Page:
What does it mean to be a pray-er?
Today our 1st graders and their families celebrated receiving their first Siddurim (prayerbooks). This moment got me thinking a bit about the roots of Jewish prayer, and what it means to be a Jewish pray-er. The Latin root of the word prayer means to entreat or to ask earnestly. In contract, L’hitpallel, the Hebrew word for the infinitive “to pray,” is formulated in a reflexive construction with a root meaning “judge,” yielding a technical translation of “to judge yourself.” Do these two conceptions of prayer play out differently?
Even more interesting, given the Hebrew meaning, is the Rabbinic instruction that when possible, we are meant to pray in a group of at least 10 people. Why would we need a group of people in order to judge ourselves? Back to this in a moment…
As we celebrated the learning that our 1st grade accomplished, we gave them this amazing tool; a book that will help them grow in their ability to pray. It is full of history, music, and wisdom, and the study and practice of the words within will help those students explore both themselves, and their place in our community and in the world.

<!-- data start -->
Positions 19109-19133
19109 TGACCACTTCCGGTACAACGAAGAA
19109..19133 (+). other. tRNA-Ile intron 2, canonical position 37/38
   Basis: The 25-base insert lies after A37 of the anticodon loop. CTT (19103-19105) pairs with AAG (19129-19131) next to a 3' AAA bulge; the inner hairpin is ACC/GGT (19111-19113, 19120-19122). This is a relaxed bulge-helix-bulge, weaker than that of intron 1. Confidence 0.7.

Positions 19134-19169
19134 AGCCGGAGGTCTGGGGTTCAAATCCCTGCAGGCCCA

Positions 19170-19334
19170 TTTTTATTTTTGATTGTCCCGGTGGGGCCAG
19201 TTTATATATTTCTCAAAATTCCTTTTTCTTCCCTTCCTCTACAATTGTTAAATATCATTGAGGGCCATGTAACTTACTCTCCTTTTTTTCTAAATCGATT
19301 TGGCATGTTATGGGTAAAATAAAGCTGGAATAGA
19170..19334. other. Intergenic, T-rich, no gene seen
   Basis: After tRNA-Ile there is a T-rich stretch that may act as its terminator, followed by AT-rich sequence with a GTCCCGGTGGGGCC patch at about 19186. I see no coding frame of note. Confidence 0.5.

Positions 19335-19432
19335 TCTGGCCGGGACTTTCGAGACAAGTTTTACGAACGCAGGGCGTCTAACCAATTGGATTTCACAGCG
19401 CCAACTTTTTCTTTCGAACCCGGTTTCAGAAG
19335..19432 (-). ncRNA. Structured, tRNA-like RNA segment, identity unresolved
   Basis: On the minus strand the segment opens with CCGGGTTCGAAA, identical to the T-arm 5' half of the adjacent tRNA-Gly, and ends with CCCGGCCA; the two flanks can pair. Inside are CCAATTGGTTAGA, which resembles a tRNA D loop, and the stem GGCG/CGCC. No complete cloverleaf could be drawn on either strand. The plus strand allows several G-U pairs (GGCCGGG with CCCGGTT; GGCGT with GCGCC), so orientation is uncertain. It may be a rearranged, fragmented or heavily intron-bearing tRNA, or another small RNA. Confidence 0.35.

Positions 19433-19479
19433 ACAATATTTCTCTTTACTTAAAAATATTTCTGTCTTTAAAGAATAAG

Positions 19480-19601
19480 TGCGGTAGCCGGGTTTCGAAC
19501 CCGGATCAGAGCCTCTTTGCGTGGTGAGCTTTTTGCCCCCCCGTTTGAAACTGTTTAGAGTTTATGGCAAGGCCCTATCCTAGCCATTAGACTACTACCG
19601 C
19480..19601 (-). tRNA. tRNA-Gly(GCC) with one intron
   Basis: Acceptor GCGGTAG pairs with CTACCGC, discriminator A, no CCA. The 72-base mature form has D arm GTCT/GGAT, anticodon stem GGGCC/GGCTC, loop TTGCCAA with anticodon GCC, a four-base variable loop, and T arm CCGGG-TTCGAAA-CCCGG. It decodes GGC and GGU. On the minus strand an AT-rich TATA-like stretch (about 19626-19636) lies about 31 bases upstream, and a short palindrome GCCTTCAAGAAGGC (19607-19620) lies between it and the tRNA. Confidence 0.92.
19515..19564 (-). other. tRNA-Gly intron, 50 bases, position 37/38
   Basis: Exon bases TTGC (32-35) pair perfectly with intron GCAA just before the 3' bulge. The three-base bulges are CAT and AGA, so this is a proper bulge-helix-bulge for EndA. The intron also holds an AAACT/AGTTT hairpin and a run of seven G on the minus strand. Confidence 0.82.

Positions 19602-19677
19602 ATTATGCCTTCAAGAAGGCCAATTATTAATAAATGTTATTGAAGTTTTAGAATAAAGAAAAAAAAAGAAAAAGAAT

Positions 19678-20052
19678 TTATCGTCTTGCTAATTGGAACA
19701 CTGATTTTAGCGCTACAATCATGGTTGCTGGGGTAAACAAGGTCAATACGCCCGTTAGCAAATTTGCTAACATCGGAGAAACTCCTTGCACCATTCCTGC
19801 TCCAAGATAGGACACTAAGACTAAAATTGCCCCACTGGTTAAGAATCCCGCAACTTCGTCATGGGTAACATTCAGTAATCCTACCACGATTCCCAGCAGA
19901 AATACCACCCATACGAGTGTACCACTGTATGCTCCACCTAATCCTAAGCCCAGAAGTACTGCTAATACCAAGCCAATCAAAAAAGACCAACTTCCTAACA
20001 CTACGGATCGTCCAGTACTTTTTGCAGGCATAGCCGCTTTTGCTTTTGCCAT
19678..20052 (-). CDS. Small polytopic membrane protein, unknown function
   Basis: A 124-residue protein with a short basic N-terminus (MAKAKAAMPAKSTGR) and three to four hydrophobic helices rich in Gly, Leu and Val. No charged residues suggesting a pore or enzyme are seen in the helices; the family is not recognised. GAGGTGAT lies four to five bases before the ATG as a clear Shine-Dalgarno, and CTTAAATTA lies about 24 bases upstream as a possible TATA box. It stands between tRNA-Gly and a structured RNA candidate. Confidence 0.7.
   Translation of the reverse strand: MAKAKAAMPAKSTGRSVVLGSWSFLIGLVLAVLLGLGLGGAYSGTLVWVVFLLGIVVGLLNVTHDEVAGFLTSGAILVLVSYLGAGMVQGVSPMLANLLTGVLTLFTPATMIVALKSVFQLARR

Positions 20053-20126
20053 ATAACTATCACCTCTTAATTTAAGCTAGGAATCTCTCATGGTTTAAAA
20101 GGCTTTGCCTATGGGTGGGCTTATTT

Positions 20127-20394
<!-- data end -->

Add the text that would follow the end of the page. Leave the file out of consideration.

Perhaps that is why the word for prayer is reflexive. To be a pray-er, in the Jewish sense, is to engage in self-reflection, but not for self-serving or narcissistic ends. It is to learn about yourself within the context of your relationships with others, and within the larger context of improving the world. Therefore, prayer helps us understand ourselves, but it can’t be done alone all the time.
Given that this week’s parsha is Yitro, in which the children of Israel are consecrated in covenant with G-d, this ceremony could not have come at a better time. G-d refers to the people as Am Segulah “a treasured nation.” Our children are our own treasures, and watching them move forward on their Jewish journey to this milestone was truly a covenantal moment.